Promoting positive behaviour for all the people we support

Thanks to the skills and interventions of the Positive Behaviour Intervention Team we have increased the quality of life, skills and independence of people supported as well as enabling a number of people with complex challenges to move from very intensive support settings to more independent settings.  Through the team providing crisis intervention support to the service teams within Consensus, we have also been able to reduce placement breakdowns.

Who are the Positive Behaviour Intervention Team?

The team brings together social care and healthcare professionals with decades of experience in supporting people who display behaviour that others might find challenging.  They take a person centred approach to find out the reasons behind each individuals’s behaviour that challenges.  They then produce support plans and pro-active strategies to improve the person’s quality of life and reduce the behaviour.  The work of the PBit team leads to positive outcomes for everyone involved – from the individuals themselves and their families, to their key workers and the service they’re supported by.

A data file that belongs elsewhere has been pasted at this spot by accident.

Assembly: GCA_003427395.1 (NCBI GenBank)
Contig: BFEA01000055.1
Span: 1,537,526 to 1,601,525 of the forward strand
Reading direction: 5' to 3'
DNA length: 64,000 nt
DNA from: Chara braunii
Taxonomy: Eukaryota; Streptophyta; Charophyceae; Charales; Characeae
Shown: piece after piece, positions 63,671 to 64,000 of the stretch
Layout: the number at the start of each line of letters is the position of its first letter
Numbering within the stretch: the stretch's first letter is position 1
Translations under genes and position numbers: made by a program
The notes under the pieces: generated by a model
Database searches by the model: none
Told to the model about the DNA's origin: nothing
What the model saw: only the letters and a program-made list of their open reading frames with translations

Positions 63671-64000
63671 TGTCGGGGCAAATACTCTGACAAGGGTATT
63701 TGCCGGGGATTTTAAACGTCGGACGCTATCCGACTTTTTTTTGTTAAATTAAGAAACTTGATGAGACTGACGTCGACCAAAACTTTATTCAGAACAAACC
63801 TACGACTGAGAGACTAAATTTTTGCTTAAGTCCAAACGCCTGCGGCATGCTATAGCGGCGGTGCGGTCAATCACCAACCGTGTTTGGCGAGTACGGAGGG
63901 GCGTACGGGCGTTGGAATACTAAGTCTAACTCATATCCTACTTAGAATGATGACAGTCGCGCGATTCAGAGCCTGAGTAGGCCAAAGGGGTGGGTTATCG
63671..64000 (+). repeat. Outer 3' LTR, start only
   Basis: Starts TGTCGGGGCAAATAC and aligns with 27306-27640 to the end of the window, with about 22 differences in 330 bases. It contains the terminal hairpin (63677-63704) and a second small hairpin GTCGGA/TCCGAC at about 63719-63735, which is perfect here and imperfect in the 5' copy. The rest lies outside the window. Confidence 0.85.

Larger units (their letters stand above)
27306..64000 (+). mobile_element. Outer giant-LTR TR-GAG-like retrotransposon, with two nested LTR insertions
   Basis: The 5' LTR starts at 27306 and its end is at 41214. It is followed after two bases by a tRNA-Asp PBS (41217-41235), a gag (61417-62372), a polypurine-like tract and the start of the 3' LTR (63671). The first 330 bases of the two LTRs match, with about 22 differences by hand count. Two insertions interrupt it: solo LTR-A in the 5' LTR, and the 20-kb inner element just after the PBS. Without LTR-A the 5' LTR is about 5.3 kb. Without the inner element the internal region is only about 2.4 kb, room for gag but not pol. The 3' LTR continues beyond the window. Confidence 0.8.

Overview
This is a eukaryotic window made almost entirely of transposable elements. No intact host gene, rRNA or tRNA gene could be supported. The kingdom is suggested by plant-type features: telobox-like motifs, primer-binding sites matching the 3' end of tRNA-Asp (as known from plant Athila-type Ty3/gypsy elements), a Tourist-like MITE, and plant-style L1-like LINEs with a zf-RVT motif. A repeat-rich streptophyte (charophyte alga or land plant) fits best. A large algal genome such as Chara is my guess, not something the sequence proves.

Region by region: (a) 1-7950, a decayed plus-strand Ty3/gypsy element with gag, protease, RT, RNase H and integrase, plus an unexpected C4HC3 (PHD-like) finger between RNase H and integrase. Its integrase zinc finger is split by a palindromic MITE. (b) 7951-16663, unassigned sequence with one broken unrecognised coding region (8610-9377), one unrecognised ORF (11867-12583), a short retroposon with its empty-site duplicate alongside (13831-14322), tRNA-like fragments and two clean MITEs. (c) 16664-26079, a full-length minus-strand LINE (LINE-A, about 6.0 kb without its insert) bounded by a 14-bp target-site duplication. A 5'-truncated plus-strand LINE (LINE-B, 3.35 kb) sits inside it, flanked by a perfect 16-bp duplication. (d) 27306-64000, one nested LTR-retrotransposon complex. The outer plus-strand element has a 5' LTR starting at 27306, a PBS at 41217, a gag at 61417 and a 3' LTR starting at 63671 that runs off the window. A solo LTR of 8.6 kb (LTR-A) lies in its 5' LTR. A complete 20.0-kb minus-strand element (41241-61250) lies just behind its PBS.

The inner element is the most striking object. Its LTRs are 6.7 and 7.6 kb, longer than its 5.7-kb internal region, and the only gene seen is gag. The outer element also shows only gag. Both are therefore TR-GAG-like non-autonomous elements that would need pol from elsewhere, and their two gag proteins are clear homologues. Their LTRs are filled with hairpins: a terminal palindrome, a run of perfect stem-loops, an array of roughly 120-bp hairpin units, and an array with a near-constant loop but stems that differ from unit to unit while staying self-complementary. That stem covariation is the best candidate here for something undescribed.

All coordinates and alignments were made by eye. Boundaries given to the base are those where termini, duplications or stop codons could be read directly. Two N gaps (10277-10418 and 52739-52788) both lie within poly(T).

How the team can help

The team works closely with our referrals team, service managers and support teams and external professionals, as well as the individuals themselves and their families.  They undertake an initial assessment of a complex new referral and recommend strategies to reduce behaviour and develop plans to support a person to increase their quality of life and achieve their goals.

The team provides advice, mentoring, training and practical support across a range of areas, including:

•  positive behaviour support  •  autistic spectrum conditions

•  self- injurious behaviours  •  communication strategies

•  intensive interaction   •  person-centred active support


Meet the team

Our dynamic team support specific regions, building up strong relationships with the services they support as well as the individuals and colleagues they work with.




Improving quality of life

Sarah a lady in her late 20s, came to live in a Consensus home in the spring of 2014.  She has a diagnosis of Autism and severe learning disability and did not communicate verbally.

Sarah had several specific behaviours which caused her distress and extreme anxiety. She and the support team at the service required the expertise and specialist intervention of the ‘Positive behaviour intervention team’ (PBIT) to fully support her.